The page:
Note For Anyone Writing About Me

Guide to Writing About Me

I am an Autistic person,not a person with autism. I am also not Aspergers. The diagnosis isn't even in the DSM anymore, and yes, I agree with the consolidation of all autistic spectrum stuff under one umbrella. I have other issues with the DSM.

I don't like Autism Speaks. I'm Disabled, not differently abled, and I am an Autistic activist. Self-advocate is true, but incomplete.

Citing My Posts

MLA: Zisk, Alyssa Hillary. "Post Title." Yes, That Too. Day Month Year of post. Web. Day Month Year of retrieval.

APA: Zisk, A. H. (Year Month Day of post.) Post Title. [Web log post]. Retrieved from

Wednesday, June 26, 2013

Academicy Things

So I sent in an abstract for this virtual conference for students looking at ability studies. The deadline for doing so isn't until July 30, so you have time if you want to do one yourself. The call for abstracts is here.

This is my abstract:
Autistic people with queer identities often find their identities erased from many directions. Society as a whole tends to assume that autistic people are either asexual or are hypersexual, needing others to control their sexuality. Additional labels of intellectual disability can increase the likelihood of that issue. Queer communities often have ableism and accessibility issues. The broader disability communities have history of excluding cognitive disability, and this history of exclusion often affects Queer Disabled communities. Queer Autistic people, then, face erasure from parents, caregivers, society as a whole, disability communities, queer communities, and sometimes even queer disability communities. This paper will examine these forms of erasure using a combination of previous academic works and accounts written by LGBTQ+ Autistic people.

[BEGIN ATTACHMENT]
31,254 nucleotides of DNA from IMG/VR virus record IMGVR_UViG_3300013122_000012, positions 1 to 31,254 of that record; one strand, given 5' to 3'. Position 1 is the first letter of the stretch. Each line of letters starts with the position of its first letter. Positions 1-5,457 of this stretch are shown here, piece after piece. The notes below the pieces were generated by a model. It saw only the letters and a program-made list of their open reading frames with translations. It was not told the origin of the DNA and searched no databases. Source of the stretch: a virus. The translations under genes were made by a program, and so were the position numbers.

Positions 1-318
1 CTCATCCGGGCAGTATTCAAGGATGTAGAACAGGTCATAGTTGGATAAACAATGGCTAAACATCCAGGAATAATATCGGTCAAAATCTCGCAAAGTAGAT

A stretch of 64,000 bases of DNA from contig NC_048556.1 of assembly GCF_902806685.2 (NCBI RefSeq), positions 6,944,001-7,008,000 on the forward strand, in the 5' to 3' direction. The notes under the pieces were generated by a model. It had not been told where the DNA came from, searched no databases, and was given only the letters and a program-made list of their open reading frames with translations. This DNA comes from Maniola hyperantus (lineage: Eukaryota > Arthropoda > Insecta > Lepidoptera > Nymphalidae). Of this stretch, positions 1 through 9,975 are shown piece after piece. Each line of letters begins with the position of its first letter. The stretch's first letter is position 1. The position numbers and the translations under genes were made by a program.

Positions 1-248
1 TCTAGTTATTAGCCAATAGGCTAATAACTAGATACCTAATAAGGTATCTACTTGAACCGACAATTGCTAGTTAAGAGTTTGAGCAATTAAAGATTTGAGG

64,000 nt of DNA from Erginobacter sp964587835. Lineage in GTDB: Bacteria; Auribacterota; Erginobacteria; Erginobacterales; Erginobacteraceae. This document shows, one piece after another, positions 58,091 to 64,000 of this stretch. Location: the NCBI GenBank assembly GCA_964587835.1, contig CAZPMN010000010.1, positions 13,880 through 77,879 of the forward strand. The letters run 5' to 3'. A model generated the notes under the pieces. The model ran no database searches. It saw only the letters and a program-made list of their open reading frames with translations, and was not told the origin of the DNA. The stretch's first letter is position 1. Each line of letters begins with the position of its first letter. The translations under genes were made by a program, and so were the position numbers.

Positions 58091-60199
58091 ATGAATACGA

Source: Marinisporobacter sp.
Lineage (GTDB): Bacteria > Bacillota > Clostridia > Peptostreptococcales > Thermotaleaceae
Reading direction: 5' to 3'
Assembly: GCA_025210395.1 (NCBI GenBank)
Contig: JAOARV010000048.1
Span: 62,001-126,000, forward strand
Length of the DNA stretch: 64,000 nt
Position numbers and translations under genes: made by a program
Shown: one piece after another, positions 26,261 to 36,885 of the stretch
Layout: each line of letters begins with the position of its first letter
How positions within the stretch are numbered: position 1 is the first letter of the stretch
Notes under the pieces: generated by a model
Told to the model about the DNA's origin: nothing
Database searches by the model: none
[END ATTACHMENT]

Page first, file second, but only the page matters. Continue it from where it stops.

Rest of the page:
Basically, I'm going to be talking about how Queer Autistic people are ignored, how people neglect to mention that we (yes, I'm Queer,) exist, how we get excluded from stuff, and how some people actively use one identity to prevent us from realizing or expressing the other. I actually talked about that a little bit a while back, with the "You're not trans*, you're just autistic!" being a thing that people were worried about hearing when a study found that trans* people are more likely than the general population to be autistic. I've gone back and made some language changes a couple times in that piece as I learned more about trans* stuff.

Also, I'm going to be talking about intersectionality stuff at Society for Disability Studies. That abstract I submitted is totally relevant to why I'm talking there. The fact that I know Dr. Grace of Tiny Grace Notes is also relevant.

And I found a thing. It's a cool thing. It's Autonomy, the Critical Journal of Interdisciplinary Autism Studies. Since everything I've done with my paper about the erasure of Queer Autistic people so far has been talking about it at conferences, I might be able to submit it for publication there. That would be cool. I might go for Disability Studies Quarterly first, I'm not sure. I think DSQ is currently higher-profile, but I want this one to become high-profile. I'm not a big enough name to make anything high-profile, though. I'm not really a name at all, just some blogger on the internet who sometimes writes more academically and cites sources. Being an Autistic blogger, though, I suspect that I am right in the audience that Autonomy is looking to get authors from.
The main point is that Autonomy is a thing that you should check out, and it's a thing that should happen and be a thing. Interdisciplinary Autism Studies: Part of Interdisciplinary Neurodiversity Studies, which also needs to be a thing.

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